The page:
In order that there may be a better understanding of the plan of that part of the great battle in which our brigade and regiment took part, as narrated in the foregoing letters and statements, I have deemed it best to conclude this address by making some extracts from the official records to be found in Volume XXXVI, part 1, series I of ‘The War of the Rebellion,’ and from Swinton's ‘Campaigns of the Army of the Potomac.’

General Longstreet, in his report (Rebellion Record, Volume XXXVI, part I, page 1054), says: [88]

About 10 o'clock Major-General M. L. Smith and the others sent out to examine the enemy's position reported that the left of the enemy's line extended but a short distance beyond the plank-road. Special directions were given to Lieutenant Colonel Sorrel to conduct the brigades of Generals Mahone, G. T. Anderson, and Wofford beyond the enemy's left, and to attack him on his left and rear (I have since heard that the brigade of General Davis formed a part of this flanking force), the flank movement to be followed by a general advance, Anderson's brigade on the right and Wofford's on the left, Mahone being in the centre. They moved by the flank until the unfinished railroad from Gordonsville to Fredericksburg was reached. Forming on this railroad, facing to the north, they advanced in the direction of the plank-road till they encountered the enemy in flank and rear, who was then engaging the brigades of Gregg, Benning, and Law in front. The movement was a complete surprise and a perfect success. It was executed with rare zeal and intelligence. The enemy made but a short stand, and fell back in utter rout, with heavy loss, to a position about three-quarters of a mile from my front attack.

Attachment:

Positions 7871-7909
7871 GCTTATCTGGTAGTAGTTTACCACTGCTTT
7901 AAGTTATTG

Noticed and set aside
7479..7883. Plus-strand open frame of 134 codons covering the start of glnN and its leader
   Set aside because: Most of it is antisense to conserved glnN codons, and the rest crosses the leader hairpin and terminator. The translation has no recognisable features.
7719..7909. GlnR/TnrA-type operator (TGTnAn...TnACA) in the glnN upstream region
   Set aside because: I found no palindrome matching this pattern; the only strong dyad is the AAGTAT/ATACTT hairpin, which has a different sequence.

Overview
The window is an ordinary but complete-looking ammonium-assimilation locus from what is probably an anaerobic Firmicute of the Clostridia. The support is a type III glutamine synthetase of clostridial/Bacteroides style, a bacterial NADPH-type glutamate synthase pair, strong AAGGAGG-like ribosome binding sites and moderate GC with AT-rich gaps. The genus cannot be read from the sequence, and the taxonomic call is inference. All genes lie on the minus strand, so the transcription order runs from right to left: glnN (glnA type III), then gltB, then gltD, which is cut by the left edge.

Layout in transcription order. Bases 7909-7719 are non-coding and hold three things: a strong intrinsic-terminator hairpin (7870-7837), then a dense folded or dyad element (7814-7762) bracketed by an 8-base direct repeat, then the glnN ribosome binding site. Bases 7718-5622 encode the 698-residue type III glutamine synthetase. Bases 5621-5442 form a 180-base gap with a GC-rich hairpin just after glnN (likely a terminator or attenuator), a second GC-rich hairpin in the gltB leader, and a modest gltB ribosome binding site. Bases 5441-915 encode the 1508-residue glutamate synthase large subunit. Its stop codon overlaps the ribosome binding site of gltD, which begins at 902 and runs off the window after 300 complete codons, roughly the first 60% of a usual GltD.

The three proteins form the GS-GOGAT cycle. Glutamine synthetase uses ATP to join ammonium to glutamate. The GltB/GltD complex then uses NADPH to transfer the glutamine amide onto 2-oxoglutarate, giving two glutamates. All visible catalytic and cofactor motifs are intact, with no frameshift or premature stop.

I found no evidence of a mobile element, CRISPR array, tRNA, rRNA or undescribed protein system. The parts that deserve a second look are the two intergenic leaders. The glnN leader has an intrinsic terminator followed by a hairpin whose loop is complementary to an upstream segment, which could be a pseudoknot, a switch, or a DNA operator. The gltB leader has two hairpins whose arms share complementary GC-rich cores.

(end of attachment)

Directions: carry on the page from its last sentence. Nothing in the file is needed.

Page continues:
I immediately made arrangements to follow up the success gained, and ordered an advance of all my troops for that purpose. While riding at the head of my column, moving by the flank down the plank-road, I became opposite the brigades which had made the flank movement, and which were drawn up parallel to the plank-road and about sixty yards therefrom, when a portion of them fired a volley, which resulted in the death of General Jenkins and the wounding of myself. I immediately notified the commanding general of my being obliged to quit the field, and the command devolved on Major-General Field.

To the members of my staff I am under great obligations for their valuable services. They conducted themselves with their usual distinguished gallantry. Much of the success of the movement on the enemy's flank is due to the very skillful manner in which the move was conducted by Lieutenant Colonel Sorrel.

General Joseph B. Kershaw, in his report (Rebellion Record, Volume XXXVI, part 1, page 1061), says: